Tor Frick: from spaceship sprites to first-person shooters, and beyond
October 10, 2016
When tasked with creating the War Robots trailer for Pixonic, RealtimeUK were faced with an age-old challenge, familiar to studios both small and large:
The client needed the work delivered fast, but they wanted it to be great.
More often than not in this situation, to avoid disappointing on either front, the onus falls on the artists and supervisors to work around the clock.
On the War Robots project, UK-based CG studio RealtimeUK found a better way - one that allowed them to spend more time fine-tuning and perfecting their work, so they could deliver the stunning visuals they’ve built their reputation on.
Featuring immense battle mechs fighting for territorial control in a future ravaged by nuclear warfare, RealtimeUK needed to create the cinematic for combat game War Robots from concept right through to the finish, in a matter of weeks.
As Chris Scubli, lead artist at RealtimeUK recalls, “We had to look at the most efficient way to deliver on time without compromising the visual standard we hold ourselves to. One of our recent pipeline developments had been integrating Nuke into our workflow, and that is what allowed us to bring War Robots to life in just a few weeks.” Key to this time-saving was the automation of processes that would otherwise have to be dealt with manually, taking twice as long. “Through custom Python scripting, we built a cinematic toolset in Nuke that allowed for unprecedented automation”, Chris explains.
“The first benefit of this system is the auto-loading of passes, removing the need for manual sorting or manipulation. Nuke also reads external data to figure out how many shots there are, how long they are and where they need to output frames to at the end of the job. This allowed us to get through hundreds of render passes with the click of a button, getting a slap comp built for us procedurally.”
The upshot? Artists were able to spend more time putting those all-important finishing touches on the visuals, and less time doing the labor-intensive manual work.
One of the core benefits of opting for a node-based compositing approach is the sheer flexibility and power it affords, as RealtimeUK discovered.
“We separated our renders into key elements, such as mech, environment, mattes, and so on. Let's focus on one of these for example: each mech in the trailer had a master build in a group node in Nuke” says Chris.
“This way, changes were instantly propagated down throughout the whole project. We still had the liberty to focus on one shot at a time and refine elements within that individually where needed.”
The implications of this for the project as a whole are not lost on Chris, “The fact that Nuke is so easy to customize and the power of its node system have been an incredible boost to our efficiency.”
Traditionally, the client review process has loomed large as a potentially time-consuming stage for any project. Being able to collaborate and share effectively can make the differences between days of review, or weeks.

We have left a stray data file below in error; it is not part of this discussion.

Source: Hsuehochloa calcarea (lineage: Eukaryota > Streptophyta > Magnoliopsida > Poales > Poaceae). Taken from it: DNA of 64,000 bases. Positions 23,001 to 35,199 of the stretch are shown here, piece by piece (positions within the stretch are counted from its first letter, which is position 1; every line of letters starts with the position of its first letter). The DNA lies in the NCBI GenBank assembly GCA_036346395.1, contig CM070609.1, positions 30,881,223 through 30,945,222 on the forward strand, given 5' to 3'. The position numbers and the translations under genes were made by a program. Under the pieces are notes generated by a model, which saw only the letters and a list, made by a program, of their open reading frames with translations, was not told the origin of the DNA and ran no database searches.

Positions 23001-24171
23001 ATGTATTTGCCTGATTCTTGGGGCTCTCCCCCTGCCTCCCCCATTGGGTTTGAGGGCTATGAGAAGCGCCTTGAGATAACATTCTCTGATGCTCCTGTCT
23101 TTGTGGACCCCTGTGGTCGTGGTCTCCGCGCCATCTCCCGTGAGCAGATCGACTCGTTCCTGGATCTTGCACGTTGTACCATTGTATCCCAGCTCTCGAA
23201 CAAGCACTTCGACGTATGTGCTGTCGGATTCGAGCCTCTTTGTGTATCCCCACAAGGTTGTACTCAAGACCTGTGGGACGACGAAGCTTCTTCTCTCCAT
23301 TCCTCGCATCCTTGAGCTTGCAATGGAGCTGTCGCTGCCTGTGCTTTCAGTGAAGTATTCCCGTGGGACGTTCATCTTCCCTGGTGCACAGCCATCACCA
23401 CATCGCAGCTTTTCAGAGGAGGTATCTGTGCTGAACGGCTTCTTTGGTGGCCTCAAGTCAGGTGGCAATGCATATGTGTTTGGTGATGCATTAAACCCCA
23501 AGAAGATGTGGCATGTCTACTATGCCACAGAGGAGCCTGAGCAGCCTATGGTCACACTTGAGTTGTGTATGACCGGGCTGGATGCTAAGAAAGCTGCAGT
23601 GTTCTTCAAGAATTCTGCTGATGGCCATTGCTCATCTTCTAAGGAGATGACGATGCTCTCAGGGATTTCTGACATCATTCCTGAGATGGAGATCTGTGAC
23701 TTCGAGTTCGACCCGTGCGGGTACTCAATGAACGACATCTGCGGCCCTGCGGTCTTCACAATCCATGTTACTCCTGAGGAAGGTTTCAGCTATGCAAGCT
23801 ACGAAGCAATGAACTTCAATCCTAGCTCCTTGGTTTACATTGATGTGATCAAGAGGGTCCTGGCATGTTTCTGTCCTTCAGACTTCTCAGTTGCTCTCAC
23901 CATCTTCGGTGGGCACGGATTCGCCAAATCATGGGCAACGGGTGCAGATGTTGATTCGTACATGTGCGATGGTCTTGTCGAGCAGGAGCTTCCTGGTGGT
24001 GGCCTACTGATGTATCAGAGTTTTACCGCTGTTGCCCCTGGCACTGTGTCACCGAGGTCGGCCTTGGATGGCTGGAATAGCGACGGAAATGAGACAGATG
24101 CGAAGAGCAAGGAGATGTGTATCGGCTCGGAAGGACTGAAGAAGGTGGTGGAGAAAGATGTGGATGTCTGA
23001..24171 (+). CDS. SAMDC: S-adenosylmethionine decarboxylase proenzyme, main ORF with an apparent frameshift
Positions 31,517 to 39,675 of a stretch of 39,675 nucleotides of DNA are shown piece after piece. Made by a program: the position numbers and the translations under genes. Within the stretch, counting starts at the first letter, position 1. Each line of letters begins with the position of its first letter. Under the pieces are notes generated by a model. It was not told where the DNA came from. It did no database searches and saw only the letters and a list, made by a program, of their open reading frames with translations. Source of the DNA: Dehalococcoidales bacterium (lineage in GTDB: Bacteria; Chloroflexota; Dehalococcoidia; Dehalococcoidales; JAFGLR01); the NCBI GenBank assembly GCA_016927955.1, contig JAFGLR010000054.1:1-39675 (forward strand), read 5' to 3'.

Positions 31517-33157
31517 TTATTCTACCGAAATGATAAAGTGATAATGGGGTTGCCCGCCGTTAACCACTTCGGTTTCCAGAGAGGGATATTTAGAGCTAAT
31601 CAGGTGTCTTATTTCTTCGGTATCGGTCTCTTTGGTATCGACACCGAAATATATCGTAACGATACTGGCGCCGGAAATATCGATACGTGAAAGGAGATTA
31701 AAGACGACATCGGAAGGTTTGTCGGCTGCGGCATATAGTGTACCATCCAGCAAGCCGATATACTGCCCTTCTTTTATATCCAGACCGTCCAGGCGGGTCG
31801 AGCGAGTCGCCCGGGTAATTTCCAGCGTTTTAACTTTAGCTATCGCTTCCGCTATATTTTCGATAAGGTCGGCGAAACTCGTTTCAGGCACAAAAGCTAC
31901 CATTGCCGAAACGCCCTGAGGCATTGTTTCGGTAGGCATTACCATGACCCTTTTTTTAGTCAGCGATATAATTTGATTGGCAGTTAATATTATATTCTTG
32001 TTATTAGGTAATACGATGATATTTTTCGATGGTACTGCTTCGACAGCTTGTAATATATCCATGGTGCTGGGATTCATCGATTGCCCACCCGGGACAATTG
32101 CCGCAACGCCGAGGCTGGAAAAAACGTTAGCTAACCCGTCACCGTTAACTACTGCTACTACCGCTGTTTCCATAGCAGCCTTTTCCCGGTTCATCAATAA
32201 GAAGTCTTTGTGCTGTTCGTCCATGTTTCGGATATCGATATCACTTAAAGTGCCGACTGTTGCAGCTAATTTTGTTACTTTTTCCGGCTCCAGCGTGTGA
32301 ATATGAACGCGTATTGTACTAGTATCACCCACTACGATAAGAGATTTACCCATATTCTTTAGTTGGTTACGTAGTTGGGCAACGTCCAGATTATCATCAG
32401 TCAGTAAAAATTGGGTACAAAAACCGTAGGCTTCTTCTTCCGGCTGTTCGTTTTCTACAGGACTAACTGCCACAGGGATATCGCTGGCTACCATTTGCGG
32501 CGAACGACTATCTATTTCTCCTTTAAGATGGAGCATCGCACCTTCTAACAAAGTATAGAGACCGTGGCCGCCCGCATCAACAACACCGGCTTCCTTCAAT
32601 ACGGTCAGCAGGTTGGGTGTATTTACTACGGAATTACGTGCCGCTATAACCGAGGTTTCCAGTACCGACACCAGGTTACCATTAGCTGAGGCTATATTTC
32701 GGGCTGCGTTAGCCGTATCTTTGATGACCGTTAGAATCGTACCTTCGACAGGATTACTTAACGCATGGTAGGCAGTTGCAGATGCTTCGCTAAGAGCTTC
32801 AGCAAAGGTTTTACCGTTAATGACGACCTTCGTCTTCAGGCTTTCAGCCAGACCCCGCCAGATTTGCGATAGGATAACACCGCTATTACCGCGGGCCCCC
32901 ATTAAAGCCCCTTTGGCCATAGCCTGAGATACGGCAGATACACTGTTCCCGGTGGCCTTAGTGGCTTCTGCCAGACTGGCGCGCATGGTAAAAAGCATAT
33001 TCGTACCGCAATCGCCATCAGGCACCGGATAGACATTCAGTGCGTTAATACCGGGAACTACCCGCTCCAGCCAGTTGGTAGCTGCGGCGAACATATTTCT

Chris explains how they managed to work more efficiently in this stage of production, allowing them to complete the project on schedule, “Once the comp was assembled at this stage, we could already see the entire trailer from start to finish, with internal and client feedback being very easy to implement. Effects such as smoke and explosions came in afterwards, on a per-shot basis.”
“The whole team worked together in unison to deliver within the allocated time frame, but it was thanks to Nuke and its inherent robustness that we had a smooth ride during the latter half of production on the War Robots trailer.”
RealtimeUK is a relatively small studio in terms of the amount of staff they employ - but you wouldn’t have guessed looking at their showreel.
It boasts world-class game cinematics for brands such as Microsoft, Hi-Rez Studios, Tencent, SEGA, Amazon and Wargaming.
Part of the reason smaller studios can take on work for clients like these is the availability of tools such as Nuke, which can be integrated into any studio’s workflow, regardless of size.
As Chris points out: “Studio size shouldn’t factor in your choice of using Nuke. It’s a powerful compositing tool that integrates easily into any pipeline. We decided to move to Nuke due to its powerful node system [and because Nuke] let us automate many processes involved in compositing, allowing artists to spend more time fine-tuning shots, instead of building everything from scratch every time.”
The ramifications of this for a project can be huge: “Split amongst our team, we’ve probably saved hundreds of work hours on our projects by going to Nuke for our compositing and finishing” says Chris.
And for the studio as a business, the implications of adopting tools that save significant amounts of time and effort can be even more profound, as Chris points out: “It allows for the budget to be spent more evenly across other departments, and the artists produce high quality work faster; meaning more projects can be tackled than previously possible.”
Want to try out Nuke for yourself? Get a free trial here!
If you’re more used to using a layer-based compositing tool like After Effects, you can learn how to switch to node-based compositing by watching these videos.